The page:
For the Millennials, it was “is it organic?” but for Generation Y and Generation Z, the big question on their lips is “is your business ethical?”. These up and coming generations care for not only the food they consume on an individual level, but the supply chain in which it came through to get there and what happens afterwards. With these generations moving into the spending seat and favouring food purchases over many other categories, how can your hospitality business ensure it upholds ethical standards that not only win the hearts of these customers but gives back to the community it services? We’ve got three ways for you to get started.
Food and hospitality isn’t technology-proof. It may be less susceptible to the disruption that it has caused retail however, food and beverage businesses need to balance themselves on a fine line to ensure that they are giving their customer the most seamless transaction possible using the technology that people refer to on a daily basis (i.e Apple Pay, online ordering services, review websites) without losing that human factor of hospitality, a major component of a memorable experience.
Whilst it is easy to say what good a food precinct can do, an important part of our project delivery is to ensure that the precincts we deliver overcome major operational challenges that come with having food and beverage outlets operating in the space. We’ve listed 4 major operational challenges that are specific to a food and beverage precinct and must be addressed to ensure operational and business efficiency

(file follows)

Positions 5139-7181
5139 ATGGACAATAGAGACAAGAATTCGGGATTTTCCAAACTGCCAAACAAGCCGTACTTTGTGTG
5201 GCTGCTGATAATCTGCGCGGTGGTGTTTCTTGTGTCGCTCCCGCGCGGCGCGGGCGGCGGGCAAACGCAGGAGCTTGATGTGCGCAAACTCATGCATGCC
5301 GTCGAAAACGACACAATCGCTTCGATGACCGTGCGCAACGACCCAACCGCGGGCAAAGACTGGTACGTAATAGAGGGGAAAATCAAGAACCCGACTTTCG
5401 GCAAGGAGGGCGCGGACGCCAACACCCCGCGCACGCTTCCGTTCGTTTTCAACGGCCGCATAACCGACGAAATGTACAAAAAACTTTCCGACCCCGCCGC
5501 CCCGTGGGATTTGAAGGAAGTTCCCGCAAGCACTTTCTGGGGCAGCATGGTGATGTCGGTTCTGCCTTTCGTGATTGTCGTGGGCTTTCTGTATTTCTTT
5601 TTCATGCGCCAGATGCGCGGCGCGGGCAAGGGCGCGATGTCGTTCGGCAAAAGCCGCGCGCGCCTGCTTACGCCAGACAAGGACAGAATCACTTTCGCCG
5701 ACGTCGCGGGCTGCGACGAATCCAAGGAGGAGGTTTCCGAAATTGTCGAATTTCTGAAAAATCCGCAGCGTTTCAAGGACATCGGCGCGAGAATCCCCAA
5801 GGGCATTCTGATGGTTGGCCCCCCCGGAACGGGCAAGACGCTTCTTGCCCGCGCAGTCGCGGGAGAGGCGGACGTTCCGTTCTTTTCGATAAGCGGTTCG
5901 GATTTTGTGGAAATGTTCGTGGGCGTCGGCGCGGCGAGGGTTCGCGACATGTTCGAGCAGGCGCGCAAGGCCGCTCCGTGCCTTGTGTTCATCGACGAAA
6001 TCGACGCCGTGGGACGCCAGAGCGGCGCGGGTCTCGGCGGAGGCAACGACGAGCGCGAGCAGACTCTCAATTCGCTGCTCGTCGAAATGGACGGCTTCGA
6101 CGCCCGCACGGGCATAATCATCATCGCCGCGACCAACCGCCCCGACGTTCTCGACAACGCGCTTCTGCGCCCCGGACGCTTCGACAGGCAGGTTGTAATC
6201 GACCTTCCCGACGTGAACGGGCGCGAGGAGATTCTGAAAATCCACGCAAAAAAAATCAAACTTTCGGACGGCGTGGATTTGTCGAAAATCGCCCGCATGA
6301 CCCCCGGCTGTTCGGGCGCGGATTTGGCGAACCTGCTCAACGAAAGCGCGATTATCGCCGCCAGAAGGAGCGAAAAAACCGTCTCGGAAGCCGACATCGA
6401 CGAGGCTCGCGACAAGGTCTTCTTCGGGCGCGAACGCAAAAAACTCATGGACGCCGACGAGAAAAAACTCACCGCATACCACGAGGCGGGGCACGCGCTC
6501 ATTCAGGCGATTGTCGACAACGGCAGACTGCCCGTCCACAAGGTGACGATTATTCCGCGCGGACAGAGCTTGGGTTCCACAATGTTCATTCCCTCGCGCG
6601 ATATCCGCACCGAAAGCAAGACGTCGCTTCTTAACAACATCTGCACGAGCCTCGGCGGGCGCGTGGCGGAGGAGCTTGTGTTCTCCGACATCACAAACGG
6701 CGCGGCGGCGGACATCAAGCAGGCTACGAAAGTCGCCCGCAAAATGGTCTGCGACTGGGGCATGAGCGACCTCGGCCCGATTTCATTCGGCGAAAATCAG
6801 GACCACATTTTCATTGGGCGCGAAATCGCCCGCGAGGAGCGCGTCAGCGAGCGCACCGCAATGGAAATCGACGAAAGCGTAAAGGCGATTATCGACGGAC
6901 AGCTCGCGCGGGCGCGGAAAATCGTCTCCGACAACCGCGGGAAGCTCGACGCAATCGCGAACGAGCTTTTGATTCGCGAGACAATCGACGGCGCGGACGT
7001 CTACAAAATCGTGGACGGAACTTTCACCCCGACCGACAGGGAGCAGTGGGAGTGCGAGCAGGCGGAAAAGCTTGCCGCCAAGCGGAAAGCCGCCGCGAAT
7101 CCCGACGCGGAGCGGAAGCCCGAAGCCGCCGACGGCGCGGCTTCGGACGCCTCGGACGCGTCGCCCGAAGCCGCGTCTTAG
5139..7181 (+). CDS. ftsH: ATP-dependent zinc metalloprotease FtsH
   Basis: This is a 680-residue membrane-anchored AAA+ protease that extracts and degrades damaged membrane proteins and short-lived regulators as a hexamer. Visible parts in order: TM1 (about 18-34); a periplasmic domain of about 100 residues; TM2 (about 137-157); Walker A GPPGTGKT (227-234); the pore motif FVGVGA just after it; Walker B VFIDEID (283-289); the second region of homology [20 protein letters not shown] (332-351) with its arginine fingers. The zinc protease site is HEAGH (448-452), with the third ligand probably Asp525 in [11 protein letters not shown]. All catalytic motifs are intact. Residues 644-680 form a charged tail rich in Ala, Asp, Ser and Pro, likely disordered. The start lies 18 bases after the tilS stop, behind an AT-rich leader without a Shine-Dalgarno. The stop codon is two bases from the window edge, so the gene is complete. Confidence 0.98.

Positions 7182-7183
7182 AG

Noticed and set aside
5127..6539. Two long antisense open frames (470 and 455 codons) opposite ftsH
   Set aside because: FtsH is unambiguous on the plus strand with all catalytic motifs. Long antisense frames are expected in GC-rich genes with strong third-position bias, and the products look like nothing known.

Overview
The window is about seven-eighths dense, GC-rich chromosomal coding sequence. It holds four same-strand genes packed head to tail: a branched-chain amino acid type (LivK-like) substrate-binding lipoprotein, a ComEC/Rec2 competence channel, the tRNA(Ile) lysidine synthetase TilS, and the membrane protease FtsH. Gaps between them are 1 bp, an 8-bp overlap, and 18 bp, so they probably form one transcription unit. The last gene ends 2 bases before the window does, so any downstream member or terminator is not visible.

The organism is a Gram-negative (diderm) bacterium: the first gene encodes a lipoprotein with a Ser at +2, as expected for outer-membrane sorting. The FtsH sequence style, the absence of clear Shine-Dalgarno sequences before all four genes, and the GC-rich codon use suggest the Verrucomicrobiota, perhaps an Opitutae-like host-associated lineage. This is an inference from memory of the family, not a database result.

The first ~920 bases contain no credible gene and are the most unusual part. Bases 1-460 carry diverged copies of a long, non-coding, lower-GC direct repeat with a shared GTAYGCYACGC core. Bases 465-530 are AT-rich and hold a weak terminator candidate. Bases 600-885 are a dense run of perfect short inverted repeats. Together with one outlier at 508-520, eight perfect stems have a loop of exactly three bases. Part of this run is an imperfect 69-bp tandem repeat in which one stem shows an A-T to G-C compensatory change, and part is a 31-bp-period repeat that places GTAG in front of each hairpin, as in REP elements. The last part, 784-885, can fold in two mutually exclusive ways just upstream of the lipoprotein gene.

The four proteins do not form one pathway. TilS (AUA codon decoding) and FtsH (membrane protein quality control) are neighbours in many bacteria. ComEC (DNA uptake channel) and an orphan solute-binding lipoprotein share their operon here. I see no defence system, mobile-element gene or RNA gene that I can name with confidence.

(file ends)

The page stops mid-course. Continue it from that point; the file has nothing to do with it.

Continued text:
Analysing your target customer is step one to providing a curated and strategic food and beverage masterplan. The Future Food model to masterplanning is customer-centric meaning our team work to understand and intricately assess just who uses the space in order to create a set of food and beverage concepts that satisfy everyone’s wants and needs.
We’ve put together a quick guide to show you the different types of concepts, who uses them and how this looks in reality with examples given from one of our recent retail projects at Chadstone Shopping Centre in Melbourne, Australia.
Whether your precinct is part of a transport hub, retail centre, arts centre or business park, a good strike rate remains a key part of a highly successful and sustainable food offer as well as overall development with food and hospitality being a major drawcard and anchor for centres and spaces around the world. We’ve put together our quick checklist for what it takes to get your customers using all parts of the precinct, time and time again.